Everyone Needs a Peep Sight
By: Tracy Breen
If you have ever attended an archery tournament and watched a few of the pro shooters compete, you will likely notice one thing. They all use a peep sight. At a national tournament that brings out the best of the best shooters, it isn’t uncommon to have hundreds of shooters competing and every last one of them uses a peep sight. Why do they all use a peep sight? Because it increases their accuracy.
A pro shooter once told me that the difference between using a peep and not using a peep is like the difference between shooting a pistol and shooting a sniper rifle. Even the very best marksman who shoots his pistol daily can’t hold a candle to an average shooter with a rifle in his hands. The reason there is such a difference between the two weapons is the distance between the back sight and the front pin. The greater the distance, the more accurate the weapon.
When using a peep sight, you are forced to put your front pin dead center in the middle of the peep sight. Since the hole in the peep is so small, if you cock your head slightly, torque the bow a little or don’t anchor it in just the right spot, your front pin won’t be centered in the peep. In most cases, we notice this problem when aiming and we fix the problem before shooting.
Without a peep sight, consistency is difficult. Most bowhunters know being a consistent shooter without a peep sight is difficult but most bowhunters who don’t currently use a peep stop using them because they had a bad experience with them in low light conditions. When a bowhunter can’t see through his peep just before dark and takes a shot and misses it, he curses at the peep and removes it from his bow. (Maybe this story sounds familiar to you.)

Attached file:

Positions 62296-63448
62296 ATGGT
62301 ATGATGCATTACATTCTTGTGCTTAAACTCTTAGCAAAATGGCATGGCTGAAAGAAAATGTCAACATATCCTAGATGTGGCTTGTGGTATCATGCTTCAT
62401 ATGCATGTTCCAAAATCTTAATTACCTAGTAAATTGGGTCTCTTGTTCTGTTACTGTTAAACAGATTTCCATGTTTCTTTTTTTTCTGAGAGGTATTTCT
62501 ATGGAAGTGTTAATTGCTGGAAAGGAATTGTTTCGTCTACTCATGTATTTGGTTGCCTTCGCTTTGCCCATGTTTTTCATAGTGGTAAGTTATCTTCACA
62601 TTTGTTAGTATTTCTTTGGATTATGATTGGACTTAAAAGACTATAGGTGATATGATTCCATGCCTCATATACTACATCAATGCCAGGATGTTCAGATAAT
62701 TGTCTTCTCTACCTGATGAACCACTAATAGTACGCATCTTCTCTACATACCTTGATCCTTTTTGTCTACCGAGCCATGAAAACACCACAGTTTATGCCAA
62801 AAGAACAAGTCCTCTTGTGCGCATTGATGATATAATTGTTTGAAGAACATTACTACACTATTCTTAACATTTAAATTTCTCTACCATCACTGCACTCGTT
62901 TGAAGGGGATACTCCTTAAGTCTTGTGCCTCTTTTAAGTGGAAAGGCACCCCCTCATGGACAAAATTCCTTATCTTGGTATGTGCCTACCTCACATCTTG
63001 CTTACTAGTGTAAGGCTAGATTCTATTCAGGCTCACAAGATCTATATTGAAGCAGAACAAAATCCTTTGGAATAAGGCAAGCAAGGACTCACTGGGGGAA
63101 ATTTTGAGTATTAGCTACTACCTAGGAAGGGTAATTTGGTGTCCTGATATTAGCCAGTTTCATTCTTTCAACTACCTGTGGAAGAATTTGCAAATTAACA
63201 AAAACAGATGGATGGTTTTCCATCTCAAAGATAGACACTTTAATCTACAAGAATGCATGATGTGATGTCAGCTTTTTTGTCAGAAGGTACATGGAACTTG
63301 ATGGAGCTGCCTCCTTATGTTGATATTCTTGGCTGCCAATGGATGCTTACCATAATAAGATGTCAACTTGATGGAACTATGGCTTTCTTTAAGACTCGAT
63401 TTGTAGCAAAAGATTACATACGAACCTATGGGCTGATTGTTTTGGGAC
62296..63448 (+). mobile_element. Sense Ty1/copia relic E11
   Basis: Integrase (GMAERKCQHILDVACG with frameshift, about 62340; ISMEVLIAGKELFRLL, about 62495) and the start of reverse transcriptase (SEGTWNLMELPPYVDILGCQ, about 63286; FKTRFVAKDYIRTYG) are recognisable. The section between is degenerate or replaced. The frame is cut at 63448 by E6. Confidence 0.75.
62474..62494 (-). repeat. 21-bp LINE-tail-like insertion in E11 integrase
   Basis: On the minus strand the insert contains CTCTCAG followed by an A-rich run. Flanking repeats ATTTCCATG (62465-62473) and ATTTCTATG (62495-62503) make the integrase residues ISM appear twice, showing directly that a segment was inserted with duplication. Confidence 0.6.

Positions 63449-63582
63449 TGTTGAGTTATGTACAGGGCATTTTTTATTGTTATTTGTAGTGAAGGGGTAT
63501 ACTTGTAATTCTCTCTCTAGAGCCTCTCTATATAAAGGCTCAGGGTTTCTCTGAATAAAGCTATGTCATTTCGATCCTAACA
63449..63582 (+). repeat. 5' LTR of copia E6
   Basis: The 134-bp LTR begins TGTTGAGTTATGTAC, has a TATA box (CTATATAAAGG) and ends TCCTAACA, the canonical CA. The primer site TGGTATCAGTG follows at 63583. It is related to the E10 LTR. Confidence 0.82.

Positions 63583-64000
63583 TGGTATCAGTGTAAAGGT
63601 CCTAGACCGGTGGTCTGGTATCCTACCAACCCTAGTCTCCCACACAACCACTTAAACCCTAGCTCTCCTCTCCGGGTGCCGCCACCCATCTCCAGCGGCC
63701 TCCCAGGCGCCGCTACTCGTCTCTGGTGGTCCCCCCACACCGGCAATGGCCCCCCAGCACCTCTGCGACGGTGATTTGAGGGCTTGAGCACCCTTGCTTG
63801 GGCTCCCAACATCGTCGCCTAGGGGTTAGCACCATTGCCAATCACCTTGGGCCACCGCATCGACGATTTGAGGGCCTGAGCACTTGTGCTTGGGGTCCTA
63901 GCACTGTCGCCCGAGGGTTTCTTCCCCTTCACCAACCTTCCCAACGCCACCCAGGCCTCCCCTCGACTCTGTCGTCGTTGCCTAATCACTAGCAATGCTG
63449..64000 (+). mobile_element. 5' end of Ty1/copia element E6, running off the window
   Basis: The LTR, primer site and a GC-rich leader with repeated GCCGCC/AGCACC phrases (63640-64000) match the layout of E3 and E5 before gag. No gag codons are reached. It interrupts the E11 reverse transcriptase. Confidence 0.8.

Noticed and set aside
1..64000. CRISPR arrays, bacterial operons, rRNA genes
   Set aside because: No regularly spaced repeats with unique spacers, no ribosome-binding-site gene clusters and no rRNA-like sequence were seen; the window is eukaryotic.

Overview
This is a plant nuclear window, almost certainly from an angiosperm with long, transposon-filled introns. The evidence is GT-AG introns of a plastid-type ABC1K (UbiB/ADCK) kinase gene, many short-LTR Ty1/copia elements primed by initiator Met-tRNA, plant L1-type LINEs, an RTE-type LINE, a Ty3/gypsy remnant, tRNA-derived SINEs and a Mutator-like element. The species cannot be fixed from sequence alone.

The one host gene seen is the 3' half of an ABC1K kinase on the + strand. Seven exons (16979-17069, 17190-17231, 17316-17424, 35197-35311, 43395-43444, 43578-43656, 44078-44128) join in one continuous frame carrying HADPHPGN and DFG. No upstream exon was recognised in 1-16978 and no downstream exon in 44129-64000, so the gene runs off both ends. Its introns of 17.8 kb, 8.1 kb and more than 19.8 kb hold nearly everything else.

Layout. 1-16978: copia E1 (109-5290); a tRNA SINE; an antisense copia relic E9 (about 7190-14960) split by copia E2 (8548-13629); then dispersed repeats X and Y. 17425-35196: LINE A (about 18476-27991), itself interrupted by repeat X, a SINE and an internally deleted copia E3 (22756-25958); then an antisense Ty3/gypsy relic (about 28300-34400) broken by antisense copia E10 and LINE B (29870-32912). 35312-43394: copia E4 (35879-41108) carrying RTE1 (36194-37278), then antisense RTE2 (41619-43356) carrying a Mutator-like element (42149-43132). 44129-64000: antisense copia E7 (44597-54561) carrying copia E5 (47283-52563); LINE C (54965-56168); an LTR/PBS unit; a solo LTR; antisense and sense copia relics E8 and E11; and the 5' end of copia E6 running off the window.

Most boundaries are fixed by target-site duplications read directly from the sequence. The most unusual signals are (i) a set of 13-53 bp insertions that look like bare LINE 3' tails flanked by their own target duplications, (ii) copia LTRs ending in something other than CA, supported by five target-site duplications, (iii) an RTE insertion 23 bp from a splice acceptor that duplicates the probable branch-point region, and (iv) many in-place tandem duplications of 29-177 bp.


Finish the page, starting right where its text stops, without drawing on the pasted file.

There is no question a peep sight can take away a few good minutes of shooting light, but remember being accurate is one of the most important aspects of archery and bowhunting. If I have persuaded you to try a peep sight, let me offer one word of advice: go big. Buy a large diameter Nitro Peep from Pine Ridge Archery. My favorite size is a 1/4-inch. A 1/4-inch peep is large enough to see through in low light and provides plenty of accuracy. Most pro shooters use extremely small diameter peep sights when shooting at tournaments but they are trying to split hairs at 100 yards. I am just trying to puncture lungs at 30 yards. If you have never used a peep sight or are considering trying one again, buy the largest peep sight you can find. After you are comfortable with that, try a smaller one. A large peep lets in lots of light so at the moment of truth just before dark, you can still see the deer. A large peep sight is the way to go. After all, bigger is better.
About the Author:
Tracy Breen makes his living as an Outdoor Writer. In the past several years, he has been blessed to hunt and fish all over North America and has been able to do things he never thought possible. In addition to being a diehard outdoorsman, Tracy has cerebral palsy; a disease that affects much of his right side. The possibility of a guy this young with a major disability making a living in the hunting industry is almost impossible, unless Christ opens the doors...Read More